Except . .  .  as wonderful and freeing as I know writing a secret poem can feel,  and knowing that the most secret poem is one that no one else can ever possibly read, I found the idea of destroying poems—even bad poems, even purple poems, any poem—disturbing.

So when a poet-friend walked into the library the other day,  I grabbed her.

She read the letter, heard me out, then shrugged and said, “Poems are  stubborn.  If they want to be written again, they will be.”**

That . . . I mean . . . whoa.

Talk about freeing.  I’m not a poet, but even I felt everything get lighter.


Who’s up for a challenge?

 Vonnegut was of the opinion that the act of writing a poem—or creating anything, really—was its own reward.  And again I have to agree with him.***

But I also know—lord, do I—that the act of creation can sometimes use a little motivation.

Here ’tis:

You have until Friday at CST Midnight to write a six line poem that rhymes, tear it into little pieces, take a pic of the pile, and e-mail the image to me at the e-mail address at the top of my sidebar, with “Vonnegut Challenge Accepted” in the subject heading.

That’s it.  That’s all you have to do.

And when you do, your name will be put in my Red Felted Hat of Win for a chance at winning the regular-sized mug of your choice from Cafe Press,^ because I’ve discovered that mugs are a powerful motivation all by themselves.

Easiest. Challenge.  Ever.

Poet Mug

Go forth and experience becoming!
(and send me a pic)


*Off the top of my head, I only know of one that’s independent of his stories. It’s about Joseph Heller, and it’s here, along with a pretty cool story about Mr. Vonnegut, which seems to be the only kind of stories there are about him.

**All my friends are cooler than I am, but this particular one registers at Vonnegut levels.

***Not that there’s anything wrong with getting paid for your creations—I wouldn’t mind being in that situation myself—but if getting paid is your only reward . . . you’re probably not creating art.

^Or an equivalent gift certificate, if you prefer to keep your mailing address as secret as your poem.  I won’t judge.

The 2nd Annual Chrishanukwanzmadanfestivus Contest Winner!

Thanks to everyone who took the time out of your annual Yuletide Panic—or coping with other people’s Panic—to participate in the Second Annual Chrishanukwanzmadanfestivus Poetry Contest.  Even if there was some bah humbugging over the rules this year.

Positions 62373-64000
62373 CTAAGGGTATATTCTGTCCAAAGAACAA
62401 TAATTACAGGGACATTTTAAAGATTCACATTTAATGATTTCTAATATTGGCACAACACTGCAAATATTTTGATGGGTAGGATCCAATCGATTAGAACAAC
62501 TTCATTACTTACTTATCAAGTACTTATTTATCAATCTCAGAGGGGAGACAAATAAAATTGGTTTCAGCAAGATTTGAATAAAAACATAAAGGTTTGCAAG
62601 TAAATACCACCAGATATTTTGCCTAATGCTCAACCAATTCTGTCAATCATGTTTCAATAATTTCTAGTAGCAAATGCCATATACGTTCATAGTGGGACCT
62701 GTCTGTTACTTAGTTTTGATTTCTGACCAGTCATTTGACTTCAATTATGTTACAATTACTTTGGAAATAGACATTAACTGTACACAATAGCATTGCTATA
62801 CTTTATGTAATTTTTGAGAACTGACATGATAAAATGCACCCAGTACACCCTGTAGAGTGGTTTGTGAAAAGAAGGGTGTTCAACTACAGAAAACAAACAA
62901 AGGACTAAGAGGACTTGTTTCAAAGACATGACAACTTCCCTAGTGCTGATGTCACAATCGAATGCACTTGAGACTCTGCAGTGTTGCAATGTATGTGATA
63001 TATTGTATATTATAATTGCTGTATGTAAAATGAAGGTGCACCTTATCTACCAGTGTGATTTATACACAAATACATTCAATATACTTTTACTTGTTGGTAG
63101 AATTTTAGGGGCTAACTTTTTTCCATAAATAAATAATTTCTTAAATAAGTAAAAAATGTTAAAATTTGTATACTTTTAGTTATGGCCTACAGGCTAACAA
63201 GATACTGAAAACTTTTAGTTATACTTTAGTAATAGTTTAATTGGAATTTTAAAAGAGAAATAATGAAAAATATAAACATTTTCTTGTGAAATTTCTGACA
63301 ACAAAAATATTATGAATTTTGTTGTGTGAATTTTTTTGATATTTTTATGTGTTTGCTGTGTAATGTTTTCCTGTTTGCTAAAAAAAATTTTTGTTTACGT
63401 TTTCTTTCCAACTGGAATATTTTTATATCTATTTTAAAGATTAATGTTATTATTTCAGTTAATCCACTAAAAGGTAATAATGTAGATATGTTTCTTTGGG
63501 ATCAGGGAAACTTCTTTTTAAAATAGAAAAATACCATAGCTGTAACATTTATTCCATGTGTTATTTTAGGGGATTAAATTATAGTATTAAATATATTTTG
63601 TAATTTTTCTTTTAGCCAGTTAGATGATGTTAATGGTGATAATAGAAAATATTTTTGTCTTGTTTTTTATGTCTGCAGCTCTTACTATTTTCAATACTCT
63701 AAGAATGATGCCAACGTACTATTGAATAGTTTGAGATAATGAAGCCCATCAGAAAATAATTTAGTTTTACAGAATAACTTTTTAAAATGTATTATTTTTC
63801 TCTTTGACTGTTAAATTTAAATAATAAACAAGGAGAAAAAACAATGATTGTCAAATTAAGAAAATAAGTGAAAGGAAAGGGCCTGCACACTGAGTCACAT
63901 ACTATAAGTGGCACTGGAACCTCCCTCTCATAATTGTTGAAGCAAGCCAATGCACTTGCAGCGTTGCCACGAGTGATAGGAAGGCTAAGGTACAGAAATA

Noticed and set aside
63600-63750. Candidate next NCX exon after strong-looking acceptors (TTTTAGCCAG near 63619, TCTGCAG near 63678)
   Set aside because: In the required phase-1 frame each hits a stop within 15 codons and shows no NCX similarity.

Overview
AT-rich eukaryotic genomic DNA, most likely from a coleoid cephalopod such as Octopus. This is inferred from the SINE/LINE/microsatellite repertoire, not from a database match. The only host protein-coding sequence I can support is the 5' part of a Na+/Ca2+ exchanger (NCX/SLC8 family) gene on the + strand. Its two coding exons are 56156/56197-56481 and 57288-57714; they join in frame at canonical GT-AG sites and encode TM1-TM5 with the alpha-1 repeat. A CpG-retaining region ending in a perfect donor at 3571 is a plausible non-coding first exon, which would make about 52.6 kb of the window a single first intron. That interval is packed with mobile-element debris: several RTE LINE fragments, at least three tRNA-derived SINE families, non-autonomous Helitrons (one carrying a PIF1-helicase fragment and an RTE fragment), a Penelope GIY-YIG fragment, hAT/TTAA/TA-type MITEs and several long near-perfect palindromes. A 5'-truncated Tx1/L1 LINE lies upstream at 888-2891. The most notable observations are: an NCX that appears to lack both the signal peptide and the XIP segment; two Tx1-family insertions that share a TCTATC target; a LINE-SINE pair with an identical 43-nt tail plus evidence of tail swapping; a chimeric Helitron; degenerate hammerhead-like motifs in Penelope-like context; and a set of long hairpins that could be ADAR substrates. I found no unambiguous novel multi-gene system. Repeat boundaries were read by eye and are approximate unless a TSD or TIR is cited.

Once again, I’m glad I set these things up for drawing instead of judging, because there’s enough Yuletide Panic going around and I can’t afford to hand out prizes to all of you, anyway.

Eleven names were placed in Sarah’s Lumpy* Red Felt Hat of Win and one was eventually** grabbed this morning by an extremely sleepy fuzznoggin of a six-year old, who had probably forgotten all about it by now.

Special recognition goes to Mike, who managed to work in the ACLU; Kev, who managed to fit ménage à trois into the scansion this year; indyclause, who created a sonnet of bitter exasperation; Linda and her granddaughter for alluding to cat barf in the cutest way; Grace for saying what we’ve all been thinking about automatic sorting machines; liligrif for almost agreeing to post a comment this time;  Siobhan, whose poem I will be sending to her mother-in-law unless I get some new pics of my fairy godkid; my two favorite Anonymous-numbered poets whose sense of humor deserve better than anonymity, and so who should expect much nagging in the coming year, and; George, who needs to learn to take a compliment, dude.

But, the winner of the $25 online gift card to Powell’s Books is:

Cha Cha

whose Hogwarts themed entry leaves Rita Skeeter in the dust.

On the twelfth day of Christmas, my true love gave to me —

12 Grimmauld Place
11 pensieve lessonsThe Golden Snitch''.
10 ton-tongue toffees
9 phoenix feathers
8 fizzing whizbees
7 golden Galleons
6 Weasley sweaters
5 socks for Dobby
4 Privet Drive
3 deathly hallows
2 blast-end skrewts
and a thrashing from the Whomping Willow tree

Congratulations, Cha! I’ll send the card to you tonight with the e-mail you provided—if you would prefer I send it elsewhere, please let me know!

Christmas Stress

It’s possible no one would have noticed, but I thought I’d mention again that I’ll be taking the next two days off from the blog, as we have a houseful of company to enjoy, several hours of emergency Christmas Pageant rehearsals to attend, the traditional Last Minute Holy Cow I Forgot a Gift Waltz to choreograph,  and for some reason, our choir director has chosen Handel’s “A Child is Born” for the Christmas Eve service:

This is either a sign of great faith in the possibility of miracles or complete insanity, as there are only eight of us, one small organ, and—in the opinion of at least half of the Alto section—way the heck too many notes along the way.

But that’s half the fun, right?

Have a Happy Merry!

*And Damp, as the weather decided to spray our area with that iced napalm the meteorologists like to call Wintery Mix over the weekend.

**It took  few tries.  The first time, she grabbed all of them at once and nearly popped me in the nose with her fist, as well as potentially bankrupting me.  The second time, she tried with the hand holding the toothbrush, while telling me she was too tiiiiiiirrrrrrred, Mommy. This is the same kid who will be impossibly wide awake at 4am Thursday morning.